December 17th 2016


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Articles from this issue:

COVER STORY Much food for reflection in a single Christmas carol

CANBERRA OBSERVED Coalition limps through year of frustrations

FOREIGN AFFAIRS The left's whitewash of Fidel Castro

THE MEDIA Greed, ideology generate burst of fake news online

WA LEGISLATION Foetal homicide reform a very small step forward

SOCIETY A proposal to assist the victims of sexual abuse

AUSTRALIAN DEVELOPMENT The financial and social costs of cramming ourselves into just five coastal cities

MUSIC What Ellington heard: Allan Zavod, RIP

TAIWAN POLITICS

CINEMA Capra on the Common Man: Meet John Doe

BOOK APPRAISAL Religious incredulity: a most modern virtue

BOOK REVIEW A continuing analysis

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CANBERRA OBSERVED
Coalition limps through year of frustrations




News Weekly, December 17, 2016

The Turnbull Government ends 2016 in a hopeful but precarious position, managing to make the most of a dysfunctional Parliament but uncertain about how it will manage the rest of its term.

Malcolm Turnbull’s great political gamble earlier this year – holding an historic double-dissolution election to clear out the Senate and gain a working majority in the House of Representatives – failed spectacularly.

He merely managed to swap one group of rogue crossbench senators for another, and reduce his majority in the house to a sliver. The result has meant serious policy and legislative changes are near impossible while Parliament devotes enormous heat and energy on minor issues.

We all wish Mr Turnbull well.

 

Former Treasurer Joe Hockey clearly miscalculated by deciding to make the Australian Taxation Office enforce a 39 per cent tax rate on foreign workers, and the Government worked to find a compromise of 19 per cent. Yet the horse trading in the Senate when the issue finally came before Parliament was absurd, with furious debates about 10.5 per cent, 13 per cent and 15 per cent being proposed.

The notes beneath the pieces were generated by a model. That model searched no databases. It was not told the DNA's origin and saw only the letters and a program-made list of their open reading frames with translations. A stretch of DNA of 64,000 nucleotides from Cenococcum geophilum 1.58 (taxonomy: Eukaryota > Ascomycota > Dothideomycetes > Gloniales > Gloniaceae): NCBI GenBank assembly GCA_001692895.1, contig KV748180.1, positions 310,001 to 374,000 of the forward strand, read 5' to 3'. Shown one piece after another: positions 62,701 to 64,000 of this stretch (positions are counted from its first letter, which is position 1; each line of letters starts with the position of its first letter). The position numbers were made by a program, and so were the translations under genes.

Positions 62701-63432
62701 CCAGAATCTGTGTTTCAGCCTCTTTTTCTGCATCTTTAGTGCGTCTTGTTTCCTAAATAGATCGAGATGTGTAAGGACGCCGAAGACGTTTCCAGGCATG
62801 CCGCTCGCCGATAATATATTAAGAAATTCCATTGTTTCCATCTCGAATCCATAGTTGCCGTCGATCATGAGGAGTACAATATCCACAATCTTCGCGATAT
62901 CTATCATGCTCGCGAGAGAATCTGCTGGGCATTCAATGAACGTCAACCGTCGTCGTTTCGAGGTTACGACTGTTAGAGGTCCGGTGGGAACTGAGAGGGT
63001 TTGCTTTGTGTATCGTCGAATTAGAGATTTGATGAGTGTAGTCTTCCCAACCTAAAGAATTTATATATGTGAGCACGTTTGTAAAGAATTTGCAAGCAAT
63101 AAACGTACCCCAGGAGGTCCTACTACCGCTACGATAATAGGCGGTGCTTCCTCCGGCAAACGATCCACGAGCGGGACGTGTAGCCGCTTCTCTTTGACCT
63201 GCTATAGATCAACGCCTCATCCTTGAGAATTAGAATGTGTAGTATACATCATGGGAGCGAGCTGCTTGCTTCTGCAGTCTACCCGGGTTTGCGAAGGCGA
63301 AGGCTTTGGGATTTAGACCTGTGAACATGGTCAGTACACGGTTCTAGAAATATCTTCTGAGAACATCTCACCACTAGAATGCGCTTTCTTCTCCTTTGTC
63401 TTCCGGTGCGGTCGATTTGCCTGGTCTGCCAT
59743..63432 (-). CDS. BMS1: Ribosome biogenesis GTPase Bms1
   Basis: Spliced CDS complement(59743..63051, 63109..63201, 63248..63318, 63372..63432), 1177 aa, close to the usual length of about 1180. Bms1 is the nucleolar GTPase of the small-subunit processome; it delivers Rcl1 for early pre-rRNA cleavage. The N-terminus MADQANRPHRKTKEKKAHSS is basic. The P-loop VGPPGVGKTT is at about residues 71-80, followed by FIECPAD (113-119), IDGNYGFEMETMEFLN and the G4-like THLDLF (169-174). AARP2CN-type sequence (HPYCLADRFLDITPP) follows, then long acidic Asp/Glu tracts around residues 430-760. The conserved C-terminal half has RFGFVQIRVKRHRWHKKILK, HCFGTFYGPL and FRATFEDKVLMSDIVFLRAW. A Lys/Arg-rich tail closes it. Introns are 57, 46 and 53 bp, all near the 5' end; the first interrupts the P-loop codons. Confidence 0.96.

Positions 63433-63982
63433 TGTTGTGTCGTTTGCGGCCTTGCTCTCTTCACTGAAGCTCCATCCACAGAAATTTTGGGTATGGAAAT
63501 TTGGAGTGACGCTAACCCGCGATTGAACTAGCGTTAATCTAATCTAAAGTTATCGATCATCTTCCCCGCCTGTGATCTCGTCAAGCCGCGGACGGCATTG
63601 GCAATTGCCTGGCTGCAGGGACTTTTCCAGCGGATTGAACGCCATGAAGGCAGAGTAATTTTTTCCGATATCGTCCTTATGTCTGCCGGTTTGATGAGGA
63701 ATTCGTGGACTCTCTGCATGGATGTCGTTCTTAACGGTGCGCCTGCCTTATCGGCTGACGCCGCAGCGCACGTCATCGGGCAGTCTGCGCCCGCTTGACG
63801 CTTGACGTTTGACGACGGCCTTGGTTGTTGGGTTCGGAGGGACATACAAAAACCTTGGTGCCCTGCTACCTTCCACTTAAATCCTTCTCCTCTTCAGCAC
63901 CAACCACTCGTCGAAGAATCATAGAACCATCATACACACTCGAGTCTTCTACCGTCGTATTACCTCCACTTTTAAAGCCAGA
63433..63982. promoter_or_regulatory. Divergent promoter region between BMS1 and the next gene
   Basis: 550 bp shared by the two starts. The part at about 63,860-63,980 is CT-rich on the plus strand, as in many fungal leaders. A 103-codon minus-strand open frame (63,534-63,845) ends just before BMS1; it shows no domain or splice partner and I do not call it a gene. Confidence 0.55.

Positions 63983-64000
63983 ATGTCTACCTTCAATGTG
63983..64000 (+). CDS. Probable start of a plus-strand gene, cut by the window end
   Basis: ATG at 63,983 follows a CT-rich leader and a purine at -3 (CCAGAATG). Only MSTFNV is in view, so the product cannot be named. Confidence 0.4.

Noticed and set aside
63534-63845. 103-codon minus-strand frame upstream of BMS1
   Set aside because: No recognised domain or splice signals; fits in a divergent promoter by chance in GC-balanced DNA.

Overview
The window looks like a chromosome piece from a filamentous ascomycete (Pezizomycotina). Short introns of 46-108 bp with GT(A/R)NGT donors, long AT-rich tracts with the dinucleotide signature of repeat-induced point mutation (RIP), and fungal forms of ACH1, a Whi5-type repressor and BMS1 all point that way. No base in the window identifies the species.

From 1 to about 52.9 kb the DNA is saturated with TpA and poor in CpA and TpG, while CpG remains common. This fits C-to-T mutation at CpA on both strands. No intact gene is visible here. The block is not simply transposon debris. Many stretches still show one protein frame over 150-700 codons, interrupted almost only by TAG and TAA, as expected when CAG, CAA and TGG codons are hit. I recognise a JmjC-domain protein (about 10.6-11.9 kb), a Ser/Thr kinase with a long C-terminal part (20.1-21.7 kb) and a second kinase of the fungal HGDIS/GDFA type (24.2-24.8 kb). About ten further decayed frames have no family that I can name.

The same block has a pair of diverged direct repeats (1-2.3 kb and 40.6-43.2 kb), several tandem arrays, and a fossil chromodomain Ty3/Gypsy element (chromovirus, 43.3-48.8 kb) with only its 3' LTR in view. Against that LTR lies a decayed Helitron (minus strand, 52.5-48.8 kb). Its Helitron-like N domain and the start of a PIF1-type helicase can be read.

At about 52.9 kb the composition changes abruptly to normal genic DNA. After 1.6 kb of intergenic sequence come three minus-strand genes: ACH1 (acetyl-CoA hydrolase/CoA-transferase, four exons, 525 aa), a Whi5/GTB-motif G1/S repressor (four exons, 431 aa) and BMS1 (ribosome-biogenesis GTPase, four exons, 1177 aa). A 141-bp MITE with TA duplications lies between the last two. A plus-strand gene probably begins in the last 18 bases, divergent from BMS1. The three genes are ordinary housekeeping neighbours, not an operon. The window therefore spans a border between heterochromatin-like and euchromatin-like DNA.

In the end the Government was forced to do a deal with the Greens, who extracted an additional $100 million for a pet project for agreeing to back a 15 per cent tax.

New Victorian Senator Derryn Hinch in particular was swept up in the drama of the debate, and his inexperience was exposed as he changed his mind on the tax several times in a week.

The whole episode exposed the triviality of Parliament because really serious issues, including government debt, the ageing population, and the post-mining boom economy are being neglected.

Mr Turnbull has now a couple of months to go away and consider the future and respond to criticism that his Government lacks an economic and policy narrative.

In fairness to Mr Turnbull, it was never meant to be like this. Had he been able to win the 2016 election with a solid workable majority, and had Labor not embarked on one of the most dishonest scare campaigns in modern political history, over changes to superannuation, things would have been much different.

It is likely that Mr Turnbull will use the Christmas period to draw a political road map for 2017 that includes some more substantive policy proposals.

Further, it is likely that Mr Turnbull will opt for a small reshuffle of his ministry. Though it seems at this stage that a refreshed cabinet will not include his predecessor, Tony Abbott, who has volunteered his services as a cabinet minister.

There is some speculation inside the Coalition about the future of Indigenous Affairs Minister Nigel Scullion, who has been rumoured for some time to be considering retiring from politics.

If Mr Scullion exits the scene, there would be a clear path for Mr Abbott to make a return in this important but always controversial portfolio and one in which the former PM has a long-term interest.

However, others in the Coalition fear that having Mr Abbott inside cabinet would create instability and a competitive tension that is not present currently.

The only bright spot for Mr Turnbull is that the longer Bill Shorten remains in the job of Opposition Leader, the more his opportunism and recklessness will be recognised. Whereas the crossbenchers are difficult and narrow in their focus, Mr Shorten’s strategy is that of a wrecker – to do damage to the Government wherever and whenever he can.

Eventually, voters will tire of this behaviour because it has been a plague on politics for more than a decade, and there will come a point where people will want to put their country ahead of juvenile politics.

Overall, Mr Turnbull must be glad to be seeing the back of 2016. But with the composition of Parliament largely unchanged and Labor’s intransigence unlikely to let up, there may be no respite in 2017.




























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